More on Reviewing ...
How many historians have written a positive review of a book, only to be chased through two subsequent issues of the journal with accusations that he hadn't sufficiently damned the book in question? I had tweaked the ire of a couple of men who were known as"the three stooges" of King-assassination conspiracy theory to a Pulitzer Prize winning biographer of Dr. King. One of them said that my letter defending the review was"the most atrocious, false, irresponsible, libelous letter I have ever read in a journal of history." (Both links are subscriber only, but scroll down for a taste of the review and subsequent exchanges.) I had to know that what I was writing was accurate because they accused me of libel and one of my accusers was an attorney. They haven't sued me yet.
TNR's Dale Peck has made quite a name for himself by writing take-no-quarters, slash-and-burn reviews of recent American fiction. Peck's style led to a classic denunciation by the Philadelphia Inquirer's Carlin Romano in a panel discussion at Chicago's BookExpo America in June."Peck treats the publication of a book he doesn't like as a crime," said Romano,"and I'm sorry, but books aren't crimes." I heard Peck whining on NPR this past week that the book business is a vindictive one, that he doesn't have a publisher for his next novel, and that he's reforming. In the meantime, however, his wreckage is now compiled in a new book, Hatchet Jobs: Writings on Contemporary Fiction.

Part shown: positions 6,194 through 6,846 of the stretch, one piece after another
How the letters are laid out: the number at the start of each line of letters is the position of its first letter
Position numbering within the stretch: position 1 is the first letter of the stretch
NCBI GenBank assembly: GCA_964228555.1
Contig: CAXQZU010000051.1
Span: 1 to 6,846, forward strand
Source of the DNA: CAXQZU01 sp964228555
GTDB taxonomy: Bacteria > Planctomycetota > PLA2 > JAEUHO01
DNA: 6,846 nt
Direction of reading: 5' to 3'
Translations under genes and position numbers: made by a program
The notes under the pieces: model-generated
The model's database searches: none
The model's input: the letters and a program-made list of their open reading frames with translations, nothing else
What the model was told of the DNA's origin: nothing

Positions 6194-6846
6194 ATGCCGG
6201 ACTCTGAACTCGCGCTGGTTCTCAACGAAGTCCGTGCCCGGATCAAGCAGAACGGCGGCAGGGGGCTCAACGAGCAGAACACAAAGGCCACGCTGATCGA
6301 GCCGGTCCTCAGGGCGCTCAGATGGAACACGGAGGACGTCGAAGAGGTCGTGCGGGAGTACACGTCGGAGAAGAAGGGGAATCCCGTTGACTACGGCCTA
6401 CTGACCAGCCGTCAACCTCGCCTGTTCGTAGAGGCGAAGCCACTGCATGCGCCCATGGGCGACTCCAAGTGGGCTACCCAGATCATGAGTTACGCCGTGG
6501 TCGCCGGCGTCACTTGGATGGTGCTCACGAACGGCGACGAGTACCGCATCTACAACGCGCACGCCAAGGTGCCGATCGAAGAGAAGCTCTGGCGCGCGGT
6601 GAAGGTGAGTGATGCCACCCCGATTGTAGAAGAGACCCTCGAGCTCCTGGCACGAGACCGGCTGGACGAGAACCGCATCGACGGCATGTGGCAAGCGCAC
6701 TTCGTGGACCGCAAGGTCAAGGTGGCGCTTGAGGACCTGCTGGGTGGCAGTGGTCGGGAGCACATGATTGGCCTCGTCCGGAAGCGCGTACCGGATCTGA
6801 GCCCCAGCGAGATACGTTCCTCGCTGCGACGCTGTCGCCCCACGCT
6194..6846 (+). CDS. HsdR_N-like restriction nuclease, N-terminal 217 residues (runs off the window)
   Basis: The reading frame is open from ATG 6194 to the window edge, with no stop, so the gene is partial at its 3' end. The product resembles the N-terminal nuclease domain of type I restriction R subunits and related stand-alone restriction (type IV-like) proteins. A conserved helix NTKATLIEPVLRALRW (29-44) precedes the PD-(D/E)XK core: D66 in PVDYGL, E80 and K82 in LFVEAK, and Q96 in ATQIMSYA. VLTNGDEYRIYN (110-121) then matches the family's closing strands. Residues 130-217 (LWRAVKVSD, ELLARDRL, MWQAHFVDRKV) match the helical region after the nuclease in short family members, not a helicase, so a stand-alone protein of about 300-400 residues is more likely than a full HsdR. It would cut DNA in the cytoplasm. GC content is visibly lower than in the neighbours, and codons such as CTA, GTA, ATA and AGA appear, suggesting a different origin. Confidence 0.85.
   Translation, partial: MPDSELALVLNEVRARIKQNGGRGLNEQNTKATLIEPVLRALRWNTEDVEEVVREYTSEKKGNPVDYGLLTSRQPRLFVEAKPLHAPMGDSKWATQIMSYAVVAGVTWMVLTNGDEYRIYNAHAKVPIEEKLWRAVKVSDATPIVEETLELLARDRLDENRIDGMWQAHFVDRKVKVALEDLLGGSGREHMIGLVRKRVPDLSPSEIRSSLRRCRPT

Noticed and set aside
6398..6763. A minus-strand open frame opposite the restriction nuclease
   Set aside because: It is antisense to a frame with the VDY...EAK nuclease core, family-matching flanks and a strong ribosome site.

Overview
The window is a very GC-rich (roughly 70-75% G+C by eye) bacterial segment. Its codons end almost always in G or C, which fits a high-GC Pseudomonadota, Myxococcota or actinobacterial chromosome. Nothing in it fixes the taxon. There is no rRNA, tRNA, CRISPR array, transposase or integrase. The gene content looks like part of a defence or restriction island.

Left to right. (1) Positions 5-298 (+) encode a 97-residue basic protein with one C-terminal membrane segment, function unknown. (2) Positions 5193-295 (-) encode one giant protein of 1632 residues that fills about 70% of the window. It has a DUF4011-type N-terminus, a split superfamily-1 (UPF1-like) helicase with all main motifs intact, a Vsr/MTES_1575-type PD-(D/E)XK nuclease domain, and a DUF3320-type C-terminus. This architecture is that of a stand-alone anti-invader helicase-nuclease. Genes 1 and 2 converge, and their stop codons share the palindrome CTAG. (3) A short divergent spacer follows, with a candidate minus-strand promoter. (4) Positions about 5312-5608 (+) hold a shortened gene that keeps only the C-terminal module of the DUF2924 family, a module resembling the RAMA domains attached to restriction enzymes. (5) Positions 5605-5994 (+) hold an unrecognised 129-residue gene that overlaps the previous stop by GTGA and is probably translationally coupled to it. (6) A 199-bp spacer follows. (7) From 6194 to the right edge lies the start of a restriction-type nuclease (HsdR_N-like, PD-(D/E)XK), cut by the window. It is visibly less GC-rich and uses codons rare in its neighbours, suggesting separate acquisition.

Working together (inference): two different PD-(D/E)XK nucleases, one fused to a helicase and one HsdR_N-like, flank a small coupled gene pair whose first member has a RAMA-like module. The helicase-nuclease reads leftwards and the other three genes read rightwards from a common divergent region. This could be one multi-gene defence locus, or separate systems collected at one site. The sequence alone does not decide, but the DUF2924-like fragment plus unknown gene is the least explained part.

John Leonard reviews Hatchet Jobs for the New York Times and is suitably critical of Peck's reviewing. Toward the end of the review, Leonard suggests some"hard won" guidelines for responsible book reviewing:
First, as in Hippocrates, do no harm. Second, never stoop to score a point or bite an ankle. Third, always understand that in this symbiosis, you are the parasite. Fourth, look with an open heart and mind at every different kind of book with every change of emotional weather because we are reading for our lives and that could be love gone out the window or a horseman on the roof. Fifth, use theory only as a periscope or a trampoline, never a panopticon, a crib sheet or a license to kill. Sixth, let a hundred Harolds Bloom.John Leonard had fiction in mind when he laid out these guidelines, but they apply as well to non-fiction. Yes, I do think that one should slay a philistine if that's what it is, but attempting to make a name for one's self by slash-and-burn reviews betrays no love of good work.
Update: Derek Catsam recommends Daniel Mendelsohn in the NYRB on Peck.
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Derek Charles Catsam - 7/18/2004
The latest NYRB has a more expansive essay on Peck. Definitely worthh reading -- and it is online on the front page at nybooks.com .
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